SB 200 will drastically revamp the Department of Transportation, shifting much of the power over the agency’s $2 billion yearly budget to the governor and, to a lesser extent, the legislators. The office of governor, already one of the strongest in the country, becomes that much more powerful with the ability to control which highways get built and which do not.
“Mark my words,” said Rep. Alan Powell (D-Hartwell), a longtime House member. “It may take three years; it may take six months, but we just changed the face of politics in Georgia.”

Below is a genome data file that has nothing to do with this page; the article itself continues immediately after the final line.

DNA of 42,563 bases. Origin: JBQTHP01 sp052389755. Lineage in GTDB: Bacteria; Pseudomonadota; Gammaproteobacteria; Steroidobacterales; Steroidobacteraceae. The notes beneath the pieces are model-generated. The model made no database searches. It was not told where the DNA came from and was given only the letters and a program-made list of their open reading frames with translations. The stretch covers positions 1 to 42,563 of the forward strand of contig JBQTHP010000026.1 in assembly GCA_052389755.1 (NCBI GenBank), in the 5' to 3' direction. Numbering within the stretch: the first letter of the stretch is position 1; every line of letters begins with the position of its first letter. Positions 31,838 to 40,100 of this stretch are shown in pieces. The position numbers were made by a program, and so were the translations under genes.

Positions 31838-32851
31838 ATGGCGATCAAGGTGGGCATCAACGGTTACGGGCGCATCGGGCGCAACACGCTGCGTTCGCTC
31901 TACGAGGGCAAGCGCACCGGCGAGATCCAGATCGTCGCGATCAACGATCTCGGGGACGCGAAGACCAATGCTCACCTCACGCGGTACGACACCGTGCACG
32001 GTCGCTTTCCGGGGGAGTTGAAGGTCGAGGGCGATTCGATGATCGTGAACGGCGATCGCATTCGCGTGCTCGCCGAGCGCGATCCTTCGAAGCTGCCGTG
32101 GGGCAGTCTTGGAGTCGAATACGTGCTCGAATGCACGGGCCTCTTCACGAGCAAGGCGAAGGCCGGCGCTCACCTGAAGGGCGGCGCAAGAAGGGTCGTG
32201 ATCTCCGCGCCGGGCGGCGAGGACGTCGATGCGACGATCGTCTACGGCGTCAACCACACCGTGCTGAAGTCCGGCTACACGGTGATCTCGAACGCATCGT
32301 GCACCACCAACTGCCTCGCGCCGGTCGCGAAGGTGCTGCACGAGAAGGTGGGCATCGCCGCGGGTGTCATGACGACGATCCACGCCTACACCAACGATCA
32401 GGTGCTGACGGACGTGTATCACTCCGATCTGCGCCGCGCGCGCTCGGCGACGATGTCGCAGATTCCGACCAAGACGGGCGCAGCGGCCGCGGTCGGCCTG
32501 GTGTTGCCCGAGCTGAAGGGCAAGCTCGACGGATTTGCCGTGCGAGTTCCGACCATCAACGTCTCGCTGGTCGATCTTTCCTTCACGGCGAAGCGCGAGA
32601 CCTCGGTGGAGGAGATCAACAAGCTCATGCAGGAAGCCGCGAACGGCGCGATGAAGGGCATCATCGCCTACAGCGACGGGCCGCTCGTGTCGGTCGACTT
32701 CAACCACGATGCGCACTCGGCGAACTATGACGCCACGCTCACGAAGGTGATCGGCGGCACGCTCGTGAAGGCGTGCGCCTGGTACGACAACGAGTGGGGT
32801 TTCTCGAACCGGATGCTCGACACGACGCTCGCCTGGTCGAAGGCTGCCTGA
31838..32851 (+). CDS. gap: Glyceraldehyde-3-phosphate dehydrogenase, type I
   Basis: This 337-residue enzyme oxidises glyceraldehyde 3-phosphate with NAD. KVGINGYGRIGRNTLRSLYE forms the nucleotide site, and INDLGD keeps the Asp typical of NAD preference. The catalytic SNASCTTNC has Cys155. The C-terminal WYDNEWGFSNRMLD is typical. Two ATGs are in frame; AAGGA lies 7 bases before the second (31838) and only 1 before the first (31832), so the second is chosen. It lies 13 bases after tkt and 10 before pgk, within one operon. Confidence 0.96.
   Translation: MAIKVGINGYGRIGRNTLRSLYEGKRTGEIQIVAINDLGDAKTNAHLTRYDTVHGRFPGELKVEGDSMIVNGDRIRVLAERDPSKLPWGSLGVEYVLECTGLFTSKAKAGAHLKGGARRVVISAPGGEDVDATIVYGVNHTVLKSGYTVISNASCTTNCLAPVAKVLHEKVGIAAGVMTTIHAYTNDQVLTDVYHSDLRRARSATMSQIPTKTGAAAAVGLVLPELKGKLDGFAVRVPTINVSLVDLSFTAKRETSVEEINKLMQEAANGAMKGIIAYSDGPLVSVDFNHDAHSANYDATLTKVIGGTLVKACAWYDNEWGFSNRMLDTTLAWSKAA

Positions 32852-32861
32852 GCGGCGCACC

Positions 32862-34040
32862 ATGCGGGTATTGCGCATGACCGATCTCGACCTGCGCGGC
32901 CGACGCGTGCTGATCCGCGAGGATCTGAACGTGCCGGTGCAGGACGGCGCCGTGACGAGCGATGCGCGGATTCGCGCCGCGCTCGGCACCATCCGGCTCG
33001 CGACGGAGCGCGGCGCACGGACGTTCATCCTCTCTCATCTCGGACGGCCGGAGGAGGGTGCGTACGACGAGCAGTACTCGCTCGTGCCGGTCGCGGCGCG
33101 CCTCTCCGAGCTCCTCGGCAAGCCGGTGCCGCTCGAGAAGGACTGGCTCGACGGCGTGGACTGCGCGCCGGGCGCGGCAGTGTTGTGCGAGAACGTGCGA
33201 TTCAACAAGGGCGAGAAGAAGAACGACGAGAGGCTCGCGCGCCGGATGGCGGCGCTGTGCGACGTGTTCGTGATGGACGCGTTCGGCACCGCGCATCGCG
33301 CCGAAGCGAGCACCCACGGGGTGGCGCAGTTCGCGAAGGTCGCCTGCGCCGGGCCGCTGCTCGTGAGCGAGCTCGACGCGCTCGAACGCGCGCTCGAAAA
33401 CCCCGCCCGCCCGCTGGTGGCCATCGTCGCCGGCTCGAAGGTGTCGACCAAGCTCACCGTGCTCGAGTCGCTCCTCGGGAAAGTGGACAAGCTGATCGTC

Perdue’s ultimate goal in getting SB 200 adopted may be to facilitate the awarding of major contracts to private companies that want to take over the construction and management of public highways in Georgia. One of the world’s leading private developers of toll roads is Cintra, an international conglomerate based in Spain. Cintra has built and operated such major American highways as the Chicago Skyway and the Indiana Toll Road.
When Perdue flew to Spain last September with a contingent of business leaders - at the same time that Georgia motorists were struggling to cope with a severe gasoline shortage - one of the companies he met with was Cintra. That could be the ultimate legacy of SB 200 - Georgians paying high tolls to drive on highways owned by a European conglomerate. You heard it here first.